Also improved are the guitar sound and the rhythm section. Iommi crunches out riffs that are more than heavy, more than fast, and more than perfect. Bill ward proves he can play straight 4/4 and do it incredibly well, and Geezer plays bass in a way that is unparalleled in rock.
Every song is great, the production is good, and the lyrics will suck you in. From the opening chords of “Neon Nights” to the last tear-jerking chorus and solo in “lonely is the word” Heaven and Hell will enthrall you. It is utter musical perfection and I have no doubt that it will never be equaled.
Heaven and Hell is proof that metal can be powerful, melodic, heavy, and meaningful all at the same time. It is not just for metal heads, but anyone who loves real music.
Again, utter musical perfection. The best album ever recorded.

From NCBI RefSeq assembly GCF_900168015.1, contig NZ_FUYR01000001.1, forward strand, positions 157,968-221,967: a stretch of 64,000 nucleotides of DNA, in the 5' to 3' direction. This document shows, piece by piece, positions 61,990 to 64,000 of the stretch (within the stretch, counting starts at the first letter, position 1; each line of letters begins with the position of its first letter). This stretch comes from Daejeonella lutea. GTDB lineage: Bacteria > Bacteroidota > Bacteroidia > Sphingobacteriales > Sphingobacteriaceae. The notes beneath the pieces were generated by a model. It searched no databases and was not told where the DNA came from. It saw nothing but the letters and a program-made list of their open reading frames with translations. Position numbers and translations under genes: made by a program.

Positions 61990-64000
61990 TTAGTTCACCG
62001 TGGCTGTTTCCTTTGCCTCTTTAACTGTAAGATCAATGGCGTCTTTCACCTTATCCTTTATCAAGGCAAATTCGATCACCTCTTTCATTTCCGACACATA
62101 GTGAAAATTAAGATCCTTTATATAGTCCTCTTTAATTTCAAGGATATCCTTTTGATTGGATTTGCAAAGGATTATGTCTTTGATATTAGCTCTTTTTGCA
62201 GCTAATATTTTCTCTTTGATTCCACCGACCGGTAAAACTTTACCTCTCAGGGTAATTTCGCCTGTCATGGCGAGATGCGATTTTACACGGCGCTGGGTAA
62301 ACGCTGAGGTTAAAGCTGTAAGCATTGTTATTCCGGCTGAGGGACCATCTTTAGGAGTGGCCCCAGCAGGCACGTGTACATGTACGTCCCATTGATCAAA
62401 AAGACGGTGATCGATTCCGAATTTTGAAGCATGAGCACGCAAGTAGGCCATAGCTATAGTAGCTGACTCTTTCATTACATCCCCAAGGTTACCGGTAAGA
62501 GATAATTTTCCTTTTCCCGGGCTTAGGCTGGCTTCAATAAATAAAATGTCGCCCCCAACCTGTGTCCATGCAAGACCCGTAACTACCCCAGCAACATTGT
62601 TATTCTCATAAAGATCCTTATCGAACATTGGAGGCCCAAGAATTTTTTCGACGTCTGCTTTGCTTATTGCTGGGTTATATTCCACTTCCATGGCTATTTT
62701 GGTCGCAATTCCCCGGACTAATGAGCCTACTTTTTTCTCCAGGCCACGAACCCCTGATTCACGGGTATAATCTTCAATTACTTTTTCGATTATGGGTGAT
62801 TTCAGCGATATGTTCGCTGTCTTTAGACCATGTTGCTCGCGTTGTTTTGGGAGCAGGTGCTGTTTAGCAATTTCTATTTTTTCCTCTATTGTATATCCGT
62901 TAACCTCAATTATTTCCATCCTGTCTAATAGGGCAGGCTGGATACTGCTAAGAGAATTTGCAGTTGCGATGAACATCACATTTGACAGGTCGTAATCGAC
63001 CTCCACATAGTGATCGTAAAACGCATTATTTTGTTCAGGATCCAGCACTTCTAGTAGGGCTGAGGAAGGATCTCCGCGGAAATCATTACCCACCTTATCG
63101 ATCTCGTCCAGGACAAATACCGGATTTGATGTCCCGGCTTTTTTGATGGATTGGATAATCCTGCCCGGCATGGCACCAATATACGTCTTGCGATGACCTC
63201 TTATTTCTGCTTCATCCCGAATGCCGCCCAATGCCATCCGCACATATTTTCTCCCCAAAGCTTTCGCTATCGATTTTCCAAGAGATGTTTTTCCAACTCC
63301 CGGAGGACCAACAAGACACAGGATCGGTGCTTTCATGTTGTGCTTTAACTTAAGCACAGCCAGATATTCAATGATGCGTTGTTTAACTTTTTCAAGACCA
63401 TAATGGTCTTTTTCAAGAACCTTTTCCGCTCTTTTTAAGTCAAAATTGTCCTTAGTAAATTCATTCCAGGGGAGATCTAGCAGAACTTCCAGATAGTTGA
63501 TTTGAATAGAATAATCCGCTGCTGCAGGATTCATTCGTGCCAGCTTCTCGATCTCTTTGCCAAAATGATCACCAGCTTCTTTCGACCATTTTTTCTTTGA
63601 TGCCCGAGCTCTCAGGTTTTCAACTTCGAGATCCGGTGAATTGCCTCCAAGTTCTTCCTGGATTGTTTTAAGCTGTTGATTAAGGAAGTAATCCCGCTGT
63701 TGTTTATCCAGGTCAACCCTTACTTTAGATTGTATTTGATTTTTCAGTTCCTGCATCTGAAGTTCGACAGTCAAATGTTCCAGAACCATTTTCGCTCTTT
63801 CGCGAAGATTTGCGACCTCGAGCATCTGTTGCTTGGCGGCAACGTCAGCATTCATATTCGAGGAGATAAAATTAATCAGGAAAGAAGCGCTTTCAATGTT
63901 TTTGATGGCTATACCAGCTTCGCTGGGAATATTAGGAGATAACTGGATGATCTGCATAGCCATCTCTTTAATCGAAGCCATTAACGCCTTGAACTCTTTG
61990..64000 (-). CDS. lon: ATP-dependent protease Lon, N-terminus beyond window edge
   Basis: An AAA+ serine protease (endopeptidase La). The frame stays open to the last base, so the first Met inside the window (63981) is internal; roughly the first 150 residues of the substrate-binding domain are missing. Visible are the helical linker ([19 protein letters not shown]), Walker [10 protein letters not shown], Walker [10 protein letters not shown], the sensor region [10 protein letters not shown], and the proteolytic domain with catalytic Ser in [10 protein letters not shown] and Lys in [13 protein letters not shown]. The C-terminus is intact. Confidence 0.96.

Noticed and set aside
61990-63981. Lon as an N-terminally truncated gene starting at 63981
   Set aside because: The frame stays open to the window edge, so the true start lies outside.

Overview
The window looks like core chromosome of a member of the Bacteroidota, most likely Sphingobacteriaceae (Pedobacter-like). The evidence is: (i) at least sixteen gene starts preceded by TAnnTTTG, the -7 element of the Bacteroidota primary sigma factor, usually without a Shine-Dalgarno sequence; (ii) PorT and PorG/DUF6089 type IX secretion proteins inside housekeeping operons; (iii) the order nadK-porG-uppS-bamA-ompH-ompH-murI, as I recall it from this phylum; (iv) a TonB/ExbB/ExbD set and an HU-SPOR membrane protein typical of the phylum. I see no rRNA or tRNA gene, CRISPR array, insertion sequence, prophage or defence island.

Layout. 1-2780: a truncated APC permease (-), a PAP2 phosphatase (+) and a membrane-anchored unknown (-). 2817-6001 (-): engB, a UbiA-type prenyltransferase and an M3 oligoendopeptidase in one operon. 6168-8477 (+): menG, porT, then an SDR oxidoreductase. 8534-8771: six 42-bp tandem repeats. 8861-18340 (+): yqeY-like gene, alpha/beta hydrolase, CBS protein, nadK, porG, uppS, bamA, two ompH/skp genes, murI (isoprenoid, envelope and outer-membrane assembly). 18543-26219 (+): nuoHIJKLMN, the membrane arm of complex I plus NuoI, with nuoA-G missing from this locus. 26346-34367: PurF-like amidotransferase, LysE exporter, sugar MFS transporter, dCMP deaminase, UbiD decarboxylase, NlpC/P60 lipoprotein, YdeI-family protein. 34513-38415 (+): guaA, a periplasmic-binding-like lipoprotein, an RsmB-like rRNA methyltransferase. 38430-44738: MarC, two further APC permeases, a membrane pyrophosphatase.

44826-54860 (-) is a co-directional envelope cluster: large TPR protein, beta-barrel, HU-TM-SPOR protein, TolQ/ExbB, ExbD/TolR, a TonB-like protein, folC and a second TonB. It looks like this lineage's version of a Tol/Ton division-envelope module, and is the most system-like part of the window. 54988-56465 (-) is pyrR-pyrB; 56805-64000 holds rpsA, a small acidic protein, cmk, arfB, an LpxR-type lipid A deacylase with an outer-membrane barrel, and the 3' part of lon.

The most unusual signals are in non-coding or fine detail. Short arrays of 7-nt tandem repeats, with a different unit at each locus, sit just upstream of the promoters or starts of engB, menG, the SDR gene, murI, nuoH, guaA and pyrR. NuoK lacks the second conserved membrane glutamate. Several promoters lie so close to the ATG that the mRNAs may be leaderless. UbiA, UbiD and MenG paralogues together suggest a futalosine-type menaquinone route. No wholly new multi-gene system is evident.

Ok, maybe not perfection, but dang close! Sabbath absolutely made the perfect choice by picking up ex-Rainbow vocalist Ronnie James Dio to fill Ozzy’s shoes. Personally I find Dio to be a MUCH better singer than the now over-blown Ozzy.
I actually got into the Dio-Sabbath era backwards because at first I got into Dio’s solo efforts. After loving his solo albums Holy Diver, The Last in Line, and Sacred Heart, I decided to go back and check out his efforts with Sabbath. Of course I heard and liked Sabbath of old but for some reason I never gave the Dio era Sabbath a whirl. All I can say is WOW!
The album definitely has the traditional Sabbath sound thanks to the guitar talents of Tony Iommi, but it also isn’t exactly like their past releases either. For this we can thank Dio as like the vocalists to follow him, he was the main lyrical writer. Because he is the main lyrical writer it comes to be no surprise that a lot of these songs seem like they come straight from a Dio solo album. We even get an epic fantasy song called Children of a Sea about a society that lives under the ocean.